How can I use spices to add color, flavor and health benefits to my meals?

This article originally appeared in the March newsletter of the Healthy Aging Initiative. The Initiative, an Extension offering, provides physical activity and nutrition education and health promotion to older adults in Nevada.

What intrigues you about international cuisine? My husband enthusiastically told me “the flavors!” This man is a delight to cook as he loves to eat a lot and try new foods, which makes it easy for me to venture outside of the usual comfort foods to explore different ingredients and dishes.

Having an adventurous palate is a plus when it comes to tasting cultural foods because they can be so different from the foods we are familiar with. But sometimes we find dishes from other cultures that share similarities with our own, making them great starting points to try.

The beauty of our sense of taste is the surprise and delight new flavors or flavor combinations can produce. Not only do foods from around the world tickle our taste buds, but they can also help us eat healthier, and that’s really something we can celebrate.

cinnamon – This fragrant spice is associated with sweet desserts and drinks but can also be used in main dishes.

Cinnamon can help you use less sugar because it brings out the natural sweetness in foods. Some research shows that cinnamon helps lower blood sugar and lipids such as cholesterol and triglycerides. Cinnamon is used in Indian, Mexican, Middle Eastern, Lebanese, Moroccan and Chinese cuisines. Try mixing it into your coffee; sprinkle it over yogurt, fruit or hot cereal; or adding it to sweet potatoes, butternut squash and smoothies.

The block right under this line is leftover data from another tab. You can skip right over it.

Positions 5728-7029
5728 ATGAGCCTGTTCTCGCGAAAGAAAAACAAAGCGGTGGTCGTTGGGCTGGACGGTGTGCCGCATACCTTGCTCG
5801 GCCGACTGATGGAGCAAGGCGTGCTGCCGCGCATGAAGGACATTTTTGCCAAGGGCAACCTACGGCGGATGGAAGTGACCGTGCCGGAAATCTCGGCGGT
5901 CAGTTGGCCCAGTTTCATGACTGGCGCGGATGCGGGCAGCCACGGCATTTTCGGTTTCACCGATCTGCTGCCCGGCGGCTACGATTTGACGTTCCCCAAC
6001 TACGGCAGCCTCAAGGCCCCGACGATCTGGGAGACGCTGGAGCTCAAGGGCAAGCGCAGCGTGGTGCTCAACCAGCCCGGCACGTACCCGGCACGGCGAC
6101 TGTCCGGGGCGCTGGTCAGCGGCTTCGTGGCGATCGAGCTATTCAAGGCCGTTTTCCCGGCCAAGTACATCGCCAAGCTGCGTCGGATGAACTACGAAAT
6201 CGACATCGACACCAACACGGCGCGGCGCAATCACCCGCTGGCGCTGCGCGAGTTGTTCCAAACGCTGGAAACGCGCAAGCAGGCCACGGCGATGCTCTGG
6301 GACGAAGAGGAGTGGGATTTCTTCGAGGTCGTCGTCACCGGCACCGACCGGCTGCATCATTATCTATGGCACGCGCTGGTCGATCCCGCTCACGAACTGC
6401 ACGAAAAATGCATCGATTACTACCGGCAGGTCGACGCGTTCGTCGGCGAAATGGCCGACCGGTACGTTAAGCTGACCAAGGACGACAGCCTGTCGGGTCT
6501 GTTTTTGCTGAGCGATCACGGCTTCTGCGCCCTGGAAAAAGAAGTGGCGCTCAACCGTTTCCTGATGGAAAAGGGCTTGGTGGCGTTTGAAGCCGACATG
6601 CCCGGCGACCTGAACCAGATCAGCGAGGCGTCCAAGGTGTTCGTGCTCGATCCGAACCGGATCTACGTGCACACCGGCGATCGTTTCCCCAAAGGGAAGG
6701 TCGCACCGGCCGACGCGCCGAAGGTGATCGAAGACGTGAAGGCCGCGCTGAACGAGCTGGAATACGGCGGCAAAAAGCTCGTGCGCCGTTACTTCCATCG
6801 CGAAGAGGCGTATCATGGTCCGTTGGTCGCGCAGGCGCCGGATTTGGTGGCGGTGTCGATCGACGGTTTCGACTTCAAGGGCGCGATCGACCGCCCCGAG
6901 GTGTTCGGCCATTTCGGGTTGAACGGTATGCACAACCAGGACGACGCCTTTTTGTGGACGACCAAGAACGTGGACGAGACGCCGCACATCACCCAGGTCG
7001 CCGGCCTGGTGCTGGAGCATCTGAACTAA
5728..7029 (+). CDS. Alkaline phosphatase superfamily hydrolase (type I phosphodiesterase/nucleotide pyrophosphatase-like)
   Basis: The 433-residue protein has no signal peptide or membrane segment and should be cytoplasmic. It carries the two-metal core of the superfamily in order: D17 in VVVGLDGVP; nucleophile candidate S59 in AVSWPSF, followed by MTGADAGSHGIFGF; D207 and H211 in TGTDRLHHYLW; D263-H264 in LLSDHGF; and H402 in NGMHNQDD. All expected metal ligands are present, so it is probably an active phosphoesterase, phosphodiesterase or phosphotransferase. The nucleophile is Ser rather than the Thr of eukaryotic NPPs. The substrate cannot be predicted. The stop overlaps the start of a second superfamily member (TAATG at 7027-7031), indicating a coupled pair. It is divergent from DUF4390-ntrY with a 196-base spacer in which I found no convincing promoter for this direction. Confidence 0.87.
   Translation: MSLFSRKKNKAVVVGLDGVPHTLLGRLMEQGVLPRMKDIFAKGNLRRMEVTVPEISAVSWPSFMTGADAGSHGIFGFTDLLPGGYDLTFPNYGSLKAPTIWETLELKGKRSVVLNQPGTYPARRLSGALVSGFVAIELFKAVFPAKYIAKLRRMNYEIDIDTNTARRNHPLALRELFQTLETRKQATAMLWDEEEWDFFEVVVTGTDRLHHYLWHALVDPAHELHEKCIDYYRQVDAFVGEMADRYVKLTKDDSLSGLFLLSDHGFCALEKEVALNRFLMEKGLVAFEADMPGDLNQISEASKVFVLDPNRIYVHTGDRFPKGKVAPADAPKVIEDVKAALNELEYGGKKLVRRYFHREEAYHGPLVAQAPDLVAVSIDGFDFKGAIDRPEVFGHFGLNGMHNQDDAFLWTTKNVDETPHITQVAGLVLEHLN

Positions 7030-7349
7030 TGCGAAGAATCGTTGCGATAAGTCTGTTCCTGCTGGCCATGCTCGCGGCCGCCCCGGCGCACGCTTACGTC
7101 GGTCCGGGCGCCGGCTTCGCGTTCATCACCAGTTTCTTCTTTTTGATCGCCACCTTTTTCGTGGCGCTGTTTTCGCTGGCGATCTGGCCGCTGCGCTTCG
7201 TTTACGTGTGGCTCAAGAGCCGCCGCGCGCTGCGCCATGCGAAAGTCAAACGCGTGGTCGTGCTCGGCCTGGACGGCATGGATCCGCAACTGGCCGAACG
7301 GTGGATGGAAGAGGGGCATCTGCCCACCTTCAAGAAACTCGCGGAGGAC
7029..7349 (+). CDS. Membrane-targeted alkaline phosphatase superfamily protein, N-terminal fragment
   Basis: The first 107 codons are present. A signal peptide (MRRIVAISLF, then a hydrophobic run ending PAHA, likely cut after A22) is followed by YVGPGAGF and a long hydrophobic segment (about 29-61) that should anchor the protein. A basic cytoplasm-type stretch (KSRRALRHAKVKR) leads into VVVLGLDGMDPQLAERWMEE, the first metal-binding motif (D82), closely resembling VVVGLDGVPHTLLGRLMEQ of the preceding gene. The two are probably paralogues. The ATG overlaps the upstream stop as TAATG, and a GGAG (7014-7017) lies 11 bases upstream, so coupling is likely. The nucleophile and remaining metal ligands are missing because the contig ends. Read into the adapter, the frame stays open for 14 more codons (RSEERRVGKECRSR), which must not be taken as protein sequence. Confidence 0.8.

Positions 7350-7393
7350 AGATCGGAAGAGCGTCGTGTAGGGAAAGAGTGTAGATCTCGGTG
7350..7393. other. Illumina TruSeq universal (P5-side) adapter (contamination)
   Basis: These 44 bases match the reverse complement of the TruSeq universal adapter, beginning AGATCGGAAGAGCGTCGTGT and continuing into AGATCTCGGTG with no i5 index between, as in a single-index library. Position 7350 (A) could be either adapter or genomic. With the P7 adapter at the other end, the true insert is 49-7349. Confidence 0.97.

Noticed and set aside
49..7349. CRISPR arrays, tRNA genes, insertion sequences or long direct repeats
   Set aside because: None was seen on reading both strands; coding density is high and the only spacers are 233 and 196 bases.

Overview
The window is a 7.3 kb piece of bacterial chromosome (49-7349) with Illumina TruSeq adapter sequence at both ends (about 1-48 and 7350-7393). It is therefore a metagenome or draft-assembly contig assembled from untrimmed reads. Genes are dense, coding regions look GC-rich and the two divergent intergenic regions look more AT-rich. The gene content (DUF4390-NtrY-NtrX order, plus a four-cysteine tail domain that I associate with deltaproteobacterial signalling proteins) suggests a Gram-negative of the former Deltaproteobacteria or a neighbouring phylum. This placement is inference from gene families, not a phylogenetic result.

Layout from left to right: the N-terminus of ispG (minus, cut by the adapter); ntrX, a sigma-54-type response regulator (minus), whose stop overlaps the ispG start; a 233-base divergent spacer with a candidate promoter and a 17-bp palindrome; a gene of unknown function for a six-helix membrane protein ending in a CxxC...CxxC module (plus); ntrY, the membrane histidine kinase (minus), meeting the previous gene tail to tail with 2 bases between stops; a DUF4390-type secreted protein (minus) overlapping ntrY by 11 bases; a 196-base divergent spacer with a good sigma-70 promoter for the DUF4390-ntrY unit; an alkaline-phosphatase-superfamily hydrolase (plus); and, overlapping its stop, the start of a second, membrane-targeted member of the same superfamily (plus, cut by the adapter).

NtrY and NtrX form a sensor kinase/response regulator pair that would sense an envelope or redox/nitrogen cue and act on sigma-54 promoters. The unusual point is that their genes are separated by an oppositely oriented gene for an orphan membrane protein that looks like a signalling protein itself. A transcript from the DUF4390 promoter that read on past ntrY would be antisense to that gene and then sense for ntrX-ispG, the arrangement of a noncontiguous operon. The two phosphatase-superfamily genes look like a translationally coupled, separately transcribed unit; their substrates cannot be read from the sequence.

Turmeric – This strong spice is used to add flavor and a bright yellow color to dishes and drinks. Turmeric can help reduce inflammation and is a commonly used ingredient in Caribbean, Indian, North African, Middle Eastern and Indonesian dishes. Add turmeric to lentils, rice, salad dressings, soups or stews and see how much color and flavor it adds.

Ginger – This spice can be both mild, slightly spicy and hot, and is used in Chinese, Thai, Indian, Japanese, Asian and Western cuisines. Ginger has been used for centuries to aid digestion and help reduce nausea. For something different, try adding a little ginger to sweet potatoes, applesauce, salmon, salad dressing, ground beef, smoothies and tea – the possibilities are endless!

To find tasty and healthy recipes featuring international dishes, check out Extension’s Healthy Living web pages or Academy of Nutrition and Dietetics, and celebrate a world of flavor!

Assistant Professor Aurora Calvillo Buffington, Ph.D., RDN, is Extension’s Nutrition Specialist.

For more information on healthy aging, visit the Healthy Aging Initiative website, an Extension offering. An EEO/AA institution.

Extension is a unit of the University’s College of Agriculture, Biotechnology, and Natural Resources engaged with Nevada communities, presenting research-based knowledge to meet critical community needs. It is a county-state-federal partnership providing hands-on education to individuals, businesses, and communities.

Comments are closed.